NACDL - Electronic Surveillance & Government Access to Third Party Records: White Paper

Electronic Surveillance & Government Access to Third Party Records: White Paper

Federal laws protecting individual privacy rights in electronic communications have not been meaningfully updated in over 25 years, even though many of today’s technologies were not even conceived of when Congress considered the legislation and when the Supreme Court created the “Third Party Doctrine.” This white paper discusses the current status of the law and concludes with recommendations for reform.

Documents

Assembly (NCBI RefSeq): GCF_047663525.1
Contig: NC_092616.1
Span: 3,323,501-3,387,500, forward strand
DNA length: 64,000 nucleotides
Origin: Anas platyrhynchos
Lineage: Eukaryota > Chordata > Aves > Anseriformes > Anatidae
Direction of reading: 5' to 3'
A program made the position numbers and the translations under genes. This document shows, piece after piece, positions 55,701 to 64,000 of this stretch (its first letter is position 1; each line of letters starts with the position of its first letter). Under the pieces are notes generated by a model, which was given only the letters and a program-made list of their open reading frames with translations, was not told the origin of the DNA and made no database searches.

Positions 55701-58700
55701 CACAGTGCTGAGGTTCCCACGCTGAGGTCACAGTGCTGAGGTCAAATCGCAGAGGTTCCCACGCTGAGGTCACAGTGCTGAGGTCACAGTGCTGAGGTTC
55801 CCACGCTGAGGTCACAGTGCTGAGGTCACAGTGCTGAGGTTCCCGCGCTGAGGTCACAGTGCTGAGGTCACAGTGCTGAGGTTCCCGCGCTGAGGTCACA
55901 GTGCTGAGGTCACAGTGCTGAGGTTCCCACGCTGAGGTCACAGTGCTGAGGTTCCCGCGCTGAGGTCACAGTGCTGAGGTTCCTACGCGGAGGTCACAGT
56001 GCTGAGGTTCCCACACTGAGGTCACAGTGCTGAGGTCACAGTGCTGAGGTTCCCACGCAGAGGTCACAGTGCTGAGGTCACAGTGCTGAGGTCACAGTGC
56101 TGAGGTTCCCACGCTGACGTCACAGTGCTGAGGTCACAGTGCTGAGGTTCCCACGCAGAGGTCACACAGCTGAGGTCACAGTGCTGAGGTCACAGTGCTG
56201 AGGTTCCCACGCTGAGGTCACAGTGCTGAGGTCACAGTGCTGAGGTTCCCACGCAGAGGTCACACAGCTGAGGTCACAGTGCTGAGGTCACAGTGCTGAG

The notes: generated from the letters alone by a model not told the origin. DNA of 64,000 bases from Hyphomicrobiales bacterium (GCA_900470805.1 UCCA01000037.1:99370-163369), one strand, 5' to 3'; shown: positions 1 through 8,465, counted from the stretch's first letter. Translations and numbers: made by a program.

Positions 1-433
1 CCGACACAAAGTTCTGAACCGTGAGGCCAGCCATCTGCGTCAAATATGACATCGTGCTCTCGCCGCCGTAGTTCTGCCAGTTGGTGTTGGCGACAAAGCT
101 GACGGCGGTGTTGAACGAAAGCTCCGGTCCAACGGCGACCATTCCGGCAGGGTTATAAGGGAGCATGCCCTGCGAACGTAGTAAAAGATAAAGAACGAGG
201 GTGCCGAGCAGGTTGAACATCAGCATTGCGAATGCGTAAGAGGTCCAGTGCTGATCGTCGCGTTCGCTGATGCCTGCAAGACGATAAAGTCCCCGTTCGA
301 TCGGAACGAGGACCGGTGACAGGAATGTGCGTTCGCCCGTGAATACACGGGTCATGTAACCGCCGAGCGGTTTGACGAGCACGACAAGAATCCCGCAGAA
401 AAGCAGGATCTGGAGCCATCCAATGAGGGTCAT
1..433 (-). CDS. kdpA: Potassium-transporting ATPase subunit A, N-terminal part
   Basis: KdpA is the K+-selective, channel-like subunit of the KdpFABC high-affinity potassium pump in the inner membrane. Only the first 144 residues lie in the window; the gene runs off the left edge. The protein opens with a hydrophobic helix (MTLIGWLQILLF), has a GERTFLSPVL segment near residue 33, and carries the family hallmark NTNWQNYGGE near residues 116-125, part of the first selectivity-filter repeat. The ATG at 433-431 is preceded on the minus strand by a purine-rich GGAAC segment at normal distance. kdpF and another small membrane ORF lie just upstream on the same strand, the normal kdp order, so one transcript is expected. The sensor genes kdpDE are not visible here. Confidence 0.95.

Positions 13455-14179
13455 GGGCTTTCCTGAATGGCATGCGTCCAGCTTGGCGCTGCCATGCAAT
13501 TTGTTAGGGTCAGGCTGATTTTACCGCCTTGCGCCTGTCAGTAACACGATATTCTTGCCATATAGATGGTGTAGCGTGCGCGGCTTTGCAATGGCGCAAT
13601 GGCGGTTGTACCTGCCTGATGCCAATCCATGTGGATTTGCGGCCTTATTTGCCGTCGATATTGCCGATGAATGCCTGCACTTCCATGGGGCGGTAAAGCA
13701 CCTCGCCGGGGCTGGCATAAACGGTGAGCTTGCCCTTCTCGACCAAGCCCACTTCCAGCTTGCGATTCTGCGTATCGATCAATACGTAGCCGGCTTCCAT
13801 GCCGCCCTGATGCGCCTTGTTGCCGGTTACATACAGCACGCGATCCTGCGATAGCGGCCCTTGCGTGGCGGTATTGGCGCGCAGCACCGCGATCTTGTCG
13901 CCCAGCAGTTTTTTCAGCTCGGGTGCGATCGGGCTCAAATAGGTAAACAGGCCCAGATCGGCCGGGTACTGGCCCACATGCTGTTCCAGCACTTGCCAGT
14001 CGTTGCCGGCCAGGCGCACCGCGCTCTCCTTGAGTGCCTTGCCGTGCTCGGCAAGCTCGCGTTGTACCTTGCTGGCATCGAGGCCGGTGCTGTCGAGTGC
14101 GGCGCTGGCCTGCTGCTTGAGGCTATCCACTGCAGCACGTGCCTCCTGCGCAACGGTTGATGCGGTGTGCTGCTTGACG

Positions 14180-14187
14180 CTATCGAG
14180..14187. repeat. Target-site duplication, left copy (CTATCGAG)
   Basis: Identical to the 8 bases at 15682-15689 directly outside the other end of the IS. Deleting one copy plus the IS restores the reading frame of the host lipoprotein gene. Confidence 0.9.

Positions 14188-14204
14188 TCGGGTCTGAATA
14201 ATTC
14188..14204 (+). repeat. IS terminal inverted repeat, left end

In February 2012, NACDL’s Board of Directors adopted a white paper report on Law Enforcement Access to Third Party Records. Federal laws protecting individual privacy rights in electronic communications have not been meaningfully updated in over 25 years, even though many of today’s technologies were not even conceived of when Congress considered the legislation and when the Supreme Court created the “Third Party Doctrine.” Because of society’s reliance on third party carriers, such as Internet service providers, cellular phone service providers, and “cloud” computing services, to communicate, work and socialize, privacy laws need to be updated to keep pace with today’s evolving technologies. This white paper discusses the current status of the law, including federal laws such as the Electronic Communications Privacy Act, and Supreme Court precedent, including United States v. Jones, and concludes with recommendations for reform, such as a recommendation that law enforcement officers should be required to obtain a warrant based on probable cause before they can access the content of electronic communications or geolocation information.